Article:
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DA: Mo. city council gunman would've killed more

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[August 09, 2008]  CLAYTON, Mo. (AP) -- A man who fatally shot five people during a rampage at a city council meeting in suburban St. Louis intended to kill as many city officials as he could, a prosecutor said Friday in releasing the conclusions of the investigation.

InsuranceSt. Louis County Prosecutor Robert McCulloch said evidence gathered after the Feb. 7 shooting indicated Charles "Cookie" Thornton would have killed more people during the Kirkwood City Council meeting had he not been shot and killed himself.

Thornton's rampage lasted less than a minute before he was shot, McCulloch said. Thornton, 52, killed a police officer outside City Hall before fatally shooting another officer, two council members and the city's public works director inside the building. A reporter and then-Mayor Mike Swoboda were injured.

"Clearly, from all the evidence in the case, Charles Thornton went to the Kirkwood City Council that night for the purpose of executing as many members of the ... council and city administration as he could," McCulloch said.

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He cited Thornton's shooting of Councilwoman Connie Karr, who had long tried to help Thornton resolve his many disputes with the city. He said Thornton had to follow her around a corner to kill her.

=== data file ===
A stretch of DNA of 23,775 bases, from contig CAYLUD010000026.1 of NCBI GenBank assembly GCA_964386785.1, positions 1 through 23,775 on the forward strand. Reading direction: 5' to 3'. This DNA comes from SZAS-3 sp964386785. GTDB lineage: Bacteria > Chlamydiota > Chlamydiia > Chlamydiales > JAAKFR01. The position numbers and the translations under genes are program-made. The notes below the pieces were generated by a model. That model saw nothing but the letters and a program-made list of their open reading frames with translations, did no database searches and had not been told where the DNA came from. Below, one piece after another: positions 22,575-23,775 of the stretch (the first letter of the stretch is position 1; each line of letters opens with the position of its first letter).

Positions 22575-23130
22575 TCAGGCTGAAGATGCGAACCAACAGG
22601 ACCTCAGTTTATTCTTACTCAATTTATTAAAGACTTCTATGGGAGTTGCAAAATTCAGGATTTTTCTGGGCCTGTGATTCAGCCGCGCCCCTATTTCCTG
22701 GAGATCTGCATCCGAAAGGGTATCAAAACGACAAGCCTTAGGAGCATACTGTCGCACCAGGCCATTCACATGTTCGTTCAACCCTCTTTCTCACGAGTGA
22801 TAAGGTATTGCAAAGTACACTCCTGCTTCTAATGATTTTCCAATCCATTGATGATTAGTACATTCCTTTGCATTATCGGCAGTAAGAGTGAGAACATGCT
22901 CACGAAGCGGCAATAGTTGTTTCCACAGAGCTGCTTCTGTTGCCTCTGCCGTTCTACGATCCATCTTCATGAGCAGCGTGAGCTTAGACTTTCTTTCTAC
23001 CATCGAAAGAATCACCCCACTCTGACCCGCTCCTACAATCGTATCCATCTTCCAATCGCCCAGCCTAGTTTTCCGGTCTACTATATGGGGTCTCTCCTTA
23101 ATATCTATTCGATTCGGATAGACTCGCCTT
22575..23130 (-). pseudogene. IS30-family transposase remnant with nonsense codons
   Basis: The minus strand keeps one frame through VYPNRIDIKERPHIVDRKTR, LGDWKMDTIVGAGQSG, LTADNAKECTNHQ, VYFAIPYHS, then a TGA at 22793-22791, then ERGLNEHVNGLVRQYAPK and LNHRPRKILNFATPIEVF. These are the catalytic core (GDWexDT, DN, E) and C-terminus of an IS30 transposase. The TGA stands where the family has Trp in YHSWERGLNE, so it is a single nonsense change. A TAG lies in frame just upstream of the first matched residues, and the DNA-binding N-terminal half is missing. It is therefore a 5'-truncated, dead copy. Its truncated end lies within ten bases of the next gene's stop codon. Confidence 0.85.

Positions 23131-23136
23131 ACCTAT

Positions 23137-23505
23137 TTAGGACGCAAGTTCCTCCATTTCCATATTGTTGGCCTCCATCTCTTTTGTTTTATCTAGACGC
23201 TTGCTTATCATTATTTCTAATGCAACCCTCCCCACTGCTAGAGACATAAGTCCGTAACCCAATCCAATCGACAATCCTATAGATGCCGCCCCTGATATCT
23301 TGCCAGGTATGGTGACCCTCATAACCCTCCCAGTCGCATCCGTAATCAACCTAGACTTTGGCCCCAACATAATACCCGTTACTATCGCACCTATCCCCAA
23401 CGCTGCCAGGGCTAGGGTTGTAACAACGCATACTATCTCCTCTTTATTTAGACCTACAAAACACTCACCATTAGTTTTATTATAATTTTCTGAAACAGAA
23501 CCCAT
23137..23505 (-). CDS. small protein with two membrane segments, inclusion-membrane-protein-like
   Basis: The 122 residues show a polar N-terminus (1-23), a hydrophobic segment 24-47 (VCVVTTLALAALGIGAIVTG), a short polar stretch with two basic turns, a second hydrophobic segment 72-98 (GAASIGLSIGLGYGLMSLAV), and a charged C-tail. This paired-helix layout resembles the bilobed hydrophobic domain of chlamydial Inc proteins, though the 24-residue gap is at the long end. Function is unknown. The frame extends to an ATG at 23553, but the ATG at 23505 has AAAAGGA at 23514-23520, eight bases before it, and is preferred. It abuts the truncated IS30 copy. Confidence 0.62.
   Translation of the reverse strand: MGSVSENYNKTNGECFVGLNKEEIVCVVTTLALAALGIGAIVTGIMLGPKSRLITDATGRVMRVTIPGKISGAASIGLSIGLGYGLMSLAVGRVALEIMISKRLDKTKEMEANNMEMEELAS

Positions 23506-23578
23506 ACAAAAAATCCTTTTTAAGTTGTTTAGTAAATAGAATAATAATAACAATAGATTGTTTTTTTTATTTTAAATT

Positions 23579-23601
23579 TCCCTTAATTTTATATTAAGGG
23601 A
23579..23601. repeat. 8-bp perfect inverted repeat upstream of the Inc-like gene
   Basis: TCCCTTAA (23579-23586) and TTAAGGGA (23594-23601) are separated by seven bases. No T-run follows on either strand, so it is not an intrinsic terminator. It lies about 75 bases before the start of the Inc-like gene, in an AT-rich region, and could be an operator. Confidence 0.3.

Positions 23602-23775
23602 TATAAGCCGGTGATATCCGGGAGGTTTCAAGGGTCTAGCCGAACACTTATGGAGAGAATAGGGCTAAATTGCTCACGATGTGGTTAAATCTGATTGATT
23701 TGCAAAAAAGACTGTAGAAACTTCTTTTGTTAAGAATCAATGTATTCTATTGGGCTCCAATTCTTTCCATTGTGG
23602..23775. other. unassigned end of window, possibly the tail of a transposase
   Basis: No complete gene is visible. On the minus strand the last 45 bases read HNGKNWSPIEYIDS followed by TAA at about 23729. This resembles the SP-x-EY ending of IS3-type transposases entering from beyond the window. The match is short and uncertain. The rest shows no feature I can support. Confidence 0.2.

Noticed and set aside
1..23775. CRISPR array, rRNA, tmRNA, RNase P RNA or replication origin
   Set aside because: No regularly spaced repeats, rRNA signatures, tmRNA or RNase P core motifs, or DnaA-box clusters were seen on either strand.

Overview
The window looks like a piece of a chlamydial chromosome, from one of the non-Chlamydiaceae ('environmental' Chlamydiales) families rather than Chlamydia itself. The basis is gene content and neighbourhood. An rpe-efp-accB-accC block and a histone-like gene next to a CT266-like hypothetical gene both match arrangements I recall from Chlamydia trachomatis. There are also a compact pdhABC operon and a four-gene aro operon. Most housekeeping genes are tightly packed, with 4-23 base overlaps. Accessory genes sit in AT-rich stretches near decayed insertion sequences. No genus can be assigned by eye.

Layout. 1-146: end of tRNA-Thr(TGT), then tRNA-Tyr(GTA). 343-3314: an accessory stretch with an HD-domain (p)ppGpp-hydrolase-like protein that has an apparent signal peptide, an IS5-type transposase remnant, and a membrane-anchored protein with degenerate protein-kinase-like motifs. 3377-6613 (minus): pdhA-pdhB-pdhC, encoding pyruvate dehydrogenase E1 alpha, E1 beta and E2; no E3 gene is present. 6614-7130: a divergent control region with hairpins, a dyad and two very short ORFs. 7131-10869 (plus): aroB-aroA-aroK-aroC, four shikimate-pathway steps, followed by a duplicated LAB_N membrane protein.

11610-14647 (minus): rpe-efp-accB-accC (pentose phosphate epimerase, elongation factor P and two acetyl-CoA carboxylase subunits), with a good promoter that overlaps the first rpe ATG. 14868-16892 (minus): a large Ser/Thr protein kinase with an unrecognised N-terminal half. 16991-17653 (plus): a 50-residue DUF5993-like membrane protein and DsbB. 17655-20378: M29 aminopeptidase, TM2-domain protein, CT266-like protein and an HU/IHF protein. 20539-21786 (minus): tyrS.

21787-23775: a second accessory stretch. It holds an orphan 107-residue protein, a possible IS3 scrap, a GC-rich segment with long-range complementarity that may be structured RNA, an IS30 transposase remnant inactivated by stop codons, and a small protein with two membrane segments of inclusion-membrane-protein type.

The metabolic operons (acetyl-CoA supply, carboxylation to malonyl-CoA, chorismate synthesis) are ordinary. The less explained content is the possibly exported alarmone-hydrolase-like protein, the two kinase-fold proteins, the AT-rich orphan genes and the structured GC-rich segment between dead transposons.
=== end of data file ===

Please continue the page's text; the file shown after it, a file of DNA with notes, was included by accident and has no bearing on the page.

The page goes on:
In addition to a report about the investigation, McCulloch released an audio recording of the meeting. On it, city officials and audience members are heard reciting the Pledge of Allegiance and beginning the meeting before shots ring out and screaming is heard.

Although witnesses remember Thornton yelling several different things, he is captured on tape yelling only, "Hands in the air, hands in the air."

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McCulloch said 18 shots were fired that night. Thornton fired one shot outside that killed a police sergeant and 11 shots inside City Hall. Two officers responding to the attack fired six shots inside the building, hitting Thornton twice, he said.

Thornton had been feuding with City Hall for years. He blamed the city for lost contracts for his demolition business. He also was angry about tickets he received for code violations and for illegally parking his work trucks.

McCulloch said it was unclear where or when Thornton got the gun he brought with him, which had been reported stolen 13 years ago.

A message was left for a relative of Thornton's seeking comment.


Associated Press writer Cheryl Wittenauer in St. Louis contributed to this report.

[Associated Press; By BETSY TAYLOR]

Copyright 2008 The Associated Press. All rights reserved. This material may not be published, broadcast, rewritten or redistributed.


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